A confession, an argument, and an annotated1 essay
1 The annotations should be taken with the appropriate grain or multiple grains of salt – but not too many. And no soy products, or carbs. They should be taken mostly with raw vegetables, meats, fruits, water (preferably flavored with lemon) and cold showers.
Let me begin my saying that Cindy Tseng, a coach at the outstanding gym All Out Effort, is a very nice and extremely knowledgeable person.
Her likeability, her integrity, her talent for motivating and bringing out the all-out-effort in all of us, has never once been in question. I am certain she wants me to live the healthiest life that I can, and her concern is both deeply noted and deeply appreciated. So the following argument is not an attack on her character. What this is, is a polite questioning of her methodology, which I believes she calls “yoga.”
I believe there is a very strong case that the suffix “torture” should be appended to her definition of “yoga.”
This is an appropriate addition for many reasons, not the least of which is the fact that Webster’s Dictionary2 happens to define “torture” as “the simultaneous contortion of one’s legs, arms, hands, torso, glutes, head, in fact everything even remotely attached to the spine, into positions that are impossible under the given laws of physics on Earth.”3
When I stumbled upon this definition, I too, was surprised at its remarkable specificity. But who am I to question the dictionary-writer? Whoever wrote that definition clearly had first-hand experience with these mysterious methods. I also realized that this constitutes a fair amount of time that I've spent with Coach Cindy. So, in fact, I am paying a goodly sum of money to be instructed on how to twist into shapes that would make M.C. Escher blush.4
Cindy tells me that this is helping “open up” my body, helping me become more flexible and stronger. In his seminal paper, The Long-Term Effects of Yoga on Russian Swimmers, Dr. T.I. Fezbomotov writes, “this argument is pseudoscience.”5 He argues, in true Eastern European sports fashion, that “what really makes one more flexible and stronger is an extensive steroid regime.” I am not – not – suggesting that I should begin doping. I am merely saying that yoga’s benefits do not appear to be worth the suffering.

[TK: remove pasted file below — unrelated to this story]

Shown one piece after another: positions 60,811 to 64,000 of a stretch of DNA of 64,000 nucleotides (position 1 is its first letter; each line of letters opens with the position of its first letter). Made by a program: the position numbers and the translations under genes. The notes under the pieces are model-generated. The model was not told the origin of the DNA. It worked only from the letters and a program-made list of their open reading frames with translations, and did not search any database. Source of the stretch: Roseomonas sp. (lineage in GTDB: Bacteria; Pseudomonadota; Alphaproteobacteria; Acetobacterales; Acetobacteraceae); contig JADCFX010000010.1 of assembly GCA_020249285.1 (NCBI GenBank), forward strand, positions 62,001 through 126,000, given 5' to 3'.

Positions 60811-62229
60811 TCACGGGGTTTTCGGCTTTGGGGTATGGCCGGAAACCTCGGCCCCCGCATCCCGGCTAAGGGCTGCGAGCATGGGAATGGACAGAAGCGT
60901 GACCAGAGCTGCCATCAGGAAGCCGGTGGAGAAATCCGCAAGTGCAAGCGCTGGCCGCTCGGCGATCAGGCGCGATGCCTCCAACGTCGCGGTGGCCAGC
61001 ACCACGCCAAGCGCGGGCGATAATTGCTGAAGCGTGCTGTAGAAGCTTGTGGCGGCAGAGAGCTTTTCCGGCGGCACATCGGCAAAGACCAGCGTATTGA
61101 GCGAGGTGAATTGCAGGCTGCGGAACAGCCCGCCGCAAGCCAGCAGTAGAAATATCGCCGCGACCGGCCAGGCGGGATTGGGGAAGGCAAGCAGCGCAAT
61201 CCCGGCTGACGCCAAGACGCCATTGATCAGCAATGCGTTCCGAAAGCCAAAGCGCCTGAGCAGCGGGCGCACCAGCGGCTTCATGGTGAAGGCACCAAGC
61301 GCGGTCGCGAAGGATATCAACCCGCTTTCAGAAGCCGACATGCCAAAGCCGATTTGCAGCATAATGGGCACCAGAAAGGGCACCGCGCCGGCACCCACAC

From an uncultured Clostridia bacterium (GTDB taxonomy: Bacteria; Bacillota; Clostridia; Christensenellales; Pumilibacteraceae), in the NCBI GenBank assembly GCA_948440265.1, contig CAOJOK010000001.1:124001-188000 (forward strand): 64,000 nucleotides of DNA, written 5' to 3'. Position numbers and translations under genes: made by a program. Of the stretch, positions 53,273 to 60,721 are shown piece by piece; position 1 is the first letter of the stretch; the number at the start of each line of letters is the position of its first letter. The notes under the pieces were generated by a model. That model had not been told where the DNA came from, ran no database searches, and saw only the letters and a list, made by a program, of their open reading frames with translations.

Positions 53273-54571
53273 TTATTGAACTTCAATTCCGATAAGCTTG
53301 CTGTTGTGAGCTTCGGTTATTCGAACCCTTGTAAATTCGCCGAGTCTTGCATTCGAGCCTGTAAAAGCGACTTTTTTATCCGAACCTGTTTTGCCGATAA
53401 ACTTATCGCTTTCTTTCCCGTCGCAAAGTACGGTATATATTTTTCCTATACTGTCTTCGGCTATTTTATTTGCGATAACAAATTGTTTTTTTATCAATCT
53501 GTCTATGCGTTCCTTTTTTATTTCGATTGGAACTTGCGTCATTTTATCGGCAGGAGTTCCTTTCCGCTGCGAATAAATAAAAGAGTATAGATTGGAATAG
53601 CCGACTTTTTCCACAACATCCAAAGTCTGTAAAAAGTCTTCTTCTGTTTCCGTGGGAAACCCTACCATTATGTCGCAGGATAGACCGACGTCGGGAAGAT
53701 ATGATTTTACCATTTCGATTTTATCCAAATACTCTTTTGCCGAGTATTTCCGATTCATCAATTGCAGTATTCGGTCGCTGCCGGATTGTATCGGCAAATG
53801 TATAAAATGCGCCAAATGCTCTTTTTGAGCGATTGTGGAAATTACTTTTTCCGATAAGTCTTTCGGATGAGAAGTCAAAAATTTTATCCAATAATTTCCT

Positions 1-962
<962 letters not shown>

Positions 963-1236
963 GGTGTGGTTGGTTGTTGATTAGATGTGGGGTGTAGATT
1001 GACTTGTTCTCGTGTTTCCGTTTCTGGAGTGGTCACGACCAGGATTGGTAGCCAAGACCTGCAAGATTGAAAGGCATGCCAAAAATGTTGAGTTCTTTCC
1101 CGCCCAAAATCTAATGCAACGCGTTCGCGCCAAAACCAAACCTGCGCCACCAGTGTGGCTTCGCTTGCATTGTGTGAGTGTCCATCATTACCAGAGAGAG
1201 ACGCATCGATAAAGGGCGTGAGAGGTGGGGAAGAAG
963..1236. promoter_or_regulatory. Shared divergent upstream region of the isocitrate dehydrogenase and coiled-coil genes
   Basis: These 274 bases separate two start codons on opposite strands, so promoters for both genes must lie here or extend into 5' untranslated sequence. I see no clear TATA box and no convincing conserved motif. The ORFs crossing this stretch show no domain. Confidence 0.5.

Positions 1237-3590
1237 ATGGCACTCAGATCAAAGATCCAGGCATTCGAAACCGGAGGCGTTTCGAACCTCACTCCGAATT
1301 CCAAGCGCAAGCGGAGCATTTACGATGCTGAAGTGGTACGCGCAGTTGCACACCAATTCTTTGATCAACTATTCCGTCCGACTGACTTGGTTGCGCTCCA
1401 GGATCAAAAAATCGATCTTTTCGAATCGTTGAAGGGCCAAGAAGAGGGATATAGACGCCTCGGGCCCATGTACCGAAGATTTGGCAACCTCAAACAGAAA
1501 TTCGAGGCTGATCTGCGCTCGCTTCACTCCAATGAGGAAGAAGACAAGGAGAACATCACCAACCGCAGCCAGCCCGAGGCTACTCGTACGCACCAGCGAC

To be fair, Cindy does utilize more traditional lifts, like endless cycles of kettlebell swings, cleans, presses, and push-ups.6 And these, while not easy in themselves, are a welcome reprieve from the yoga-hell. In a recent study, 100 percent of All Out Effort clients were happier when not doing yoga-torture.7 Certainly the prisoners should not run the asylum, but I do think that if not Cindy, certainly Sam, should consider the long term effects of yoga-torture on overall client approval ratings, which could sink rapidly, and then manifest themselves in Yelp reviews that are, let’s call it, not as stellar as they should be.
I am aware that my protestations, no matter how full of documentary evidence they might be, will be ignored. And frankly, that’s probably for the best, because I am a writer and not a trainer. Also, and probably not coincidentally, I’m in the best shape of my life, and getting better.8 I am kicking further and throwing harder and running faster than ever before.
1. I hate Yoga.
2. I will see you Wednesday.
2 Oh yeah, I went there. I pulled the “dictionary defines as” card, a staple of all terrible papers.
3 You just have to trust me on this.
4 MC Escher, upon viewing yoga positions, is reported to have tried incorporating yoga positions into his art,
and eventually, in a whiskey-drenched despair, told his assistant, “fuck it, this is impossible.”
5 The Long-Term Effects of Yoga on Russian Swimmers. Fezbomotov, F.I. 1971.
6 See, Alex’s workouts since forever.
7 See, AOE Client Poll/For Sam Yang’s Eyes Only/Destroy After Reading. (how I got my hands on this poll, you will have to trust me that I have and I cannot reveal sources.)
8 Eg., Alex of 2011-12, v. Alex of 2012-13.